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Paul Bradley

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  1. Aside from the cold and wet weather, it was great! We saw a group of juvenile male sea otters, a couple of humpbacks, one grey whale feeding close inshore and a host of eagles. As I say, the weather was cold and wet, but there are inside areas on the boat to warm up in, and there are liberal supplies of hot chocolate and hot tea! The boat crew seemed knowledgeable and were accessible. Although we didn't see as much as I'd hoped, what we did see was very cool. We had smooth seas, so not much pitching, but that isn't always the case, I'm sure. The seats on the upper deck, which is where we were, were simple bench seats, though I spent most of my time at the deck railings. I think the downstairs seats are cushioned, and there are large picture windows.
  2. It seems to be very hit-and-miss, depending on ice and weather conditions. This was as close as we got on the Mariner in mid-June. Very disappointing. Luckily, I'd seen some spectacular glaciers from the air in Juneau, but I was looking forward to seeing some calving. Next time......
  3. Tonnes is metric - 1 tonne is approx. 1.1 tons.
  4. According to the BBC, this applies to ships over 1,000 tonnes. So pretty much all cruisers. https://www.bbc.com/news/world-europe-49276730
  5. I personally wouldn't bother with the 35mm fixed - that's covered by the short zoom. Versatility is the keyword - your other choices should give you excellent coverage.
  6. Carry-on only is eminently doable - we, family of three, just did that for our Alaska cruise. Don't forget you have 'personal item' as well - we all used small backpacks which doubled as day packs for our excursions. Wear your bulkiest clothes and shoes on the plane. Layers are important, and doing laundry halfway through the cruise helps enormously. Don't forget that you don't need to monitor it! You can start it in the washer before breakfast and move it to the dryer when you get back. We did the thrift shop thing to stock up on clothing beforehand so we didn't worry about taking 'nice' clothes, and we also bought souvenir t-shirts along the way, saving a little space when initially packing.
  7. On my recent trip, I took two Canon bodies (T7i and T5i), and two lenses - 28-105 and 70-300. I had considered taking my 150-600 for wildlife, but frankly, I'd have only used it once and it would have been problematic with the weather we experienced that day. The two I took were sufficient for wildlife, scenery and glacier-viewing. I also did the 5-Glaciers Floatplane and took both cameras, but only used the long zoom for taking photos of the floatplanes taking off and landing while waiting for my flight!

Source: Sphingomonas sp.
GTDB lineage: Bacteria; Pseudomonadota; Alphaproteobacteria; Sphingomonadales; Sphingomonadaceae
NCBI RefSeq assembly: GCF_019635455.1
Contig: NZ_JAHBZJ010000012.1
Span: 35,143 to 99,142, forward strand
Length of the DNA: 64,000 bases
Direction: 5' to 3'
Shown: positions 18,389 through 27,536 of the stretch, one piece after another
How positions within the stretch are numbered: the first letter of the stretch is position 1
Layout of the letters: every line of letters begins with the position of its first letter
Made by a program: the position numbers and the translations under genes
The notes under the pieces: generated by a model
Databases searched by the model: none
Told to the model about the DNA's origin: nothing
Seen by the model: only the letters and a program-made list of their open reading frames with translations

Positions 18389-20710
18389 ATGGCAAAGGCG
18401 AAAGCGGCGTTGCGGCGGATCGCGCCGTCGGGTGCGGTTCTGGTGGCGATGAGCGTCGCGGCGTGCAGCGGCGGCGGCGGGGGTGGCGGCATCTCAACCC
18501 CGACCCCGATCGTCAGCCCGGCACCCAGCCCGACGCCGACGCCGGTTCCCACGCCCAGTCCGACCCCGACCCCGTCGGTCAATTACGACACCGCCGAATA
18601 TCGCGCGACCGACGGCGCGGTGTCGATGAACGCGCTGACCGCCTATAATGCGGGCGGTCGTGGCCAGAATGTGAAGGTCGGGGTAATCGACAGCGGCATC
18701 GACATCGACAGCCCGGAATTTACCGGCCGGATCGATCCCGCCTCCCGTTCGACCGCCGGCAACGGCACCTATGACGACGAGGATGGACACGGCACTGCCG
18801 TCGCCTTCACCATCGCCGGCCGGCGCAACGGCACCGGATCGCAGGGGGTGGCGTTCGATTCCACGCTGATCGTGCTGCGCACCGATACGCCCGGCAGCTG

8. Can't comment on the Rail/Hwy excursion, but we did the rail both ways. It is spectacular, but my interest started to flag a bit halfway back. Perhaps the view from the road is sufficiently different to keep one's interest all the way?
  9. We were on Mariner three weeks ago and our 'viewing' of Hubbard was from about 3 miles away due to ice in the middle of the channel. We were only able to get to Haenke Island. The glacier itself was almost completely obscured by fog. Very disappointing. Luckily, I'd taken the 5 glaciers floatplane excursion in Juneau, and we also had spectacular views of glaciers on the climb out of Anchorage airport.
  10. Dubrovnik - a beautiful city - is now limiting cruisers to two per day: https://www.total-croatia-news.com/lifestyle/31375-crowds-a-thing-of-the-past-dubrovnik-will-finally-limit-cruisers Which is a great thing - they realised the experience was being ruined, and the city was getting a bad reputation. Previously, there could be 4 or 5 ships per day, either at the port or tendering to the Old City. We stayed there for a week a few years back, and the best times of the day were the early mornings and evenings once the cruisers had left - there was hardly space to breathe when they were in port. After the first day, we went elsewhere during the daytime and enjoyed the city at night.
  11. I'm 6' 4" and the tub/shower combo on Mariner was uncomfortable - I had to bend my neck as the floor is raised so high. It was a delight to return to our vaulted ceiling home bathroom!! That was the only real minus of the ship though - she's beautiful, and our PHB suite was so spacious. The public areas were never crowded and often, we were the only people in the observation lounge which has terrific views If I were to be nit-picky - as a photographer, the lack of a proper forward outside observation area was a slight annoyance, and the tables in CR were a little too close for comfort one evening with a large party seated next to us. I can't comment on Voyager, but we'd definitely cruise on Mariner again.
  12. Vancouver has a nicer, less crowded airport, so if you have the option to fly direct, that's a bonus.
  13. We were on the Mariner that week - we were in the same ports as the Coral for a lot of the cruise...!
  14. Not sure if it's just me, but I can't see the photos in your last couple of posts.
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